Sorry, got a little carried away for a moment–back to Chuck's meeting. Everything went off without a hitch. Chuck kept things orderly and everybody had their say. It was unanimous that the fishing areas most negatively impacted by poor user etiquette are flats, shallow shorelines, marshes and back lakes. Most of what I heard revolved around a few simple things that if adhered to, would cut out a large majority of the irritants.

Don't shortcut flats. Simple enough. Use channels and deeper water. Just because you have no intentions of fishing that area doesn't mean others won't. Go around.

Don't needlessly traverse fishing grounds. You see it every day, somebody running back and forth through areas that are well-known favorites. Even though a place that is "too common" or "too crowded" for you does not make it right to run through it. Most places along the coast have a way around them. Even though it might mean going a few hundred yards or maybe even a mile out of your way, do it.

Slow down and check out the area before entering. Look at who is there, how they are fishing and where they might be headed. Are they drifting downwind? Which way are they poling? Are those waders working shallower or deeper? It doesn't take but a few moments to figure out most of their game plans. And if the area just seems too crowded, go elsewhere instead of trying to shoehorn in between others.

Number one by farstop the "burning." I know it is an effective way of locating fish concentrations for a tournament or whatever, but it is about as big an "I, me, mine" move as you can make. Screwing up miles of water for everyone else so that you can "locate" fish that you might want to come back and fish later. Give us all a break (fish as well as fishermen) and just stop it already.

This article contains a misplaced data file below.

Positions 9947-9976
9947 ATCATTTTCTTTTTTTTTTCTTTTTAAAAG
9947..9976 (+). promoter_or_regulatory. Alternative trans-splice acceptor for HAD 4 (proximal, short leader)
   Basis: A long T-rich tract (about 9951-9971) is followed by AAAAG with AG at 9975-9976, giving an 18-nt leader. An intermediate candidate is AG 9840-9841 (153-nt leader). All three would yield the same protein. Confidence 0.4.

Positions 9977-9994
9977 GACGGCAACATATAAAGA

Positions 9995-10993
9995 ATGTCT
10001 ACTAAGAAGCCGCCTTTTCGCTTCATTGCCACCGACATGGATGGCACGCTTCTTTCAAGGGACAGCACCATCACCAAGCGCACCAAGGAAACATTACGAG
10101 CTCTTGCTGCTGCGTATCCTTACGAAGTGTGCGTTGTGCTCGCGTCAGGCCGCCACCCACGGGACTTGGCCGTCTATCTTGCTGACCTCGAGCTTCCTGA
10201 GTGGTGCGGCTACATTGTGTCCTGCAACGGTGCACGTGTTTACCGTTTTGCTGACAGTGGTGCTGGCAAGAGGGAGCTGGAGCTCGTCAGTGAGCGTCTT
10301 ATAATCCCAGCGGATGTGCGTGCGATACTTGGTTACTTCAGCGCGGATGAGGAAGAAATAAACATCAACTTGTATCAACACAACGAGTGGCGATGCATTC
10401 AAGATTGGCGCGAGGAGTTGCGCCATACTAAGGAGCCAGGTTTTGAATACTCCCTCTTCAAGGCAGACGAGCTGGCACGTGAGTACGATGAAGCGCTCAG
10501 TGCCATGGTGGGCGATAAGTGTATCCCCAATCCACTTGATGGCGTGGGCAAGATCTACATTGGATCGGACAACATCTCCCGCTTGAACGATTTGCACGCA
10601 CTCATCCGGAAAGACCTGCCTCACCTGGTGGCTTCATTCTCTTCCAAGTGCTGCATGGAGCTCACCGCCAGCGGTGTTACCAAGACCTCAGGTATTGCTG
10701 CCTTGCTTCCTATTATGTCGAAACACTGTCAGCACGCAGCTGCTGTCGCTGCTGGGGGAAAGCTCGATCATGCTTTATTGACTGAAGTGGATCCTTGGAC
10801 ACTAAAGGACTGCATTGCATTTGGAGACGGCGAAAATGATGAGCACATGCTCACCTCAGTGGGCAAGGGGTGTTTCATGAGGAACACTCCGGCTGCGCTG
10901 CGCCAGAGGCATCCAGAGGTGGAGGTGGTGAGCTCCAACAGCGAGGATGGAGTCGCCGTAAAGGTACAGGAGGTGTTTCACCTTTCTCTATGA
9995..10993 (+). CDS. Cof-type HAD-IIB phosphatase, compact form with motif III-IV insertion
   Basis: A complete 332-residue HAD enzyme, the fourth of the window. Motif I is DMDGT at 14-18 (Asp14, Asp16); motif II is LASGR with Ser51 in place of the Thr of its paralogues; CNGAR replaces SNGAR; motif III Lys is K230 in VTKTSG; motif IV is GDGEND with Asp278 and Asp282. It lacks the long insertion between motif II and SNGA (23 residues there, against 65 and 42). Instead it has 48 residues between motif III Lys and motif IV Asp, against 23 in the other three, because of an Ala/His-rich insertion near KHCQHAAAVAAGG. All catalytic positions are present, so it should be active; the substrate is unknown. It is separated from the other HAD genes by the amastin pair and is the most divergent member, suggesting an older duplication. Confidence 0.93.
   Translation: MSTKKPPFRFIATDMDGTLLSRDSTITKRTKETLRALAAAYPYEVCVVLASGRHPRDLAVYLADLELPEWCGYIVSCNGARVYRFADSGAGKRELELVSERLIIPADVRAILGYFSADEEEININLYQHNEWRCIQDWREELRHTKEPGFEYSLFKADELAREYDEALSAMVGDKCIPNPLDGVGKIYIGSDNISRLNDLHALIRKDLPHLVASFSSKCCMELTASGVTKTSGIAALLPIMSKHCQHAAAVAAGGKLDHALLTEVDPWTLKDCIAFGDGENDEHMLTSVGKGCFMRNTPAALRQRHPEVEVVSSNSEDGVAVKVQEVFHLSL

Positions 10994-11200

One well-known young guide in attendance made a statement that stuck with me and summed things up pretty well. "As guides, we set the bar and educate our customers on what is right and proper on the water. I'd rather zero than harm my reputation by being discourteous to others."

Another noted, "The bad behavior has been done so much it has gotten to the point it is accepted, the old "everybody's doing it" mentality.

My takeaway from all of this is that most everyone in attendance wants things to be better. They want to enjoy days on the water without getting irritated. It's supposed to be fun and relaxing. TPWD does as much as they can with what they have, but they don't have the resources nor ability to make people act respectful towards others on the water. We don't need more laws and regulation, we need more education. People on the water such as guides and more experienced fishermen who take those newbies out need to lead by example. Make it a point to not only take the right action, but explain to those you have with you what you are doing and why. Explain to them that you were going to fish that area, but those waders are headed that way so you are going to Plan B. Explain to them that the ride might be a little rougher for a few minutes because you need to swing out further off the bank to avoid those kayakers. I'm sure you do these things all the time, take the time to tell your passengers why.

Jay Watkins couldn't make the meeting, but he passed on his thoughts through Chuck regarding this group and I couldn't agree more. "We need to reach out to those who believe as we do, that we can all act more responsibly. From that we can build a base. Coming out fighting hard against something is futile. We need to stand for something that is positive."

I am willing to try, are you?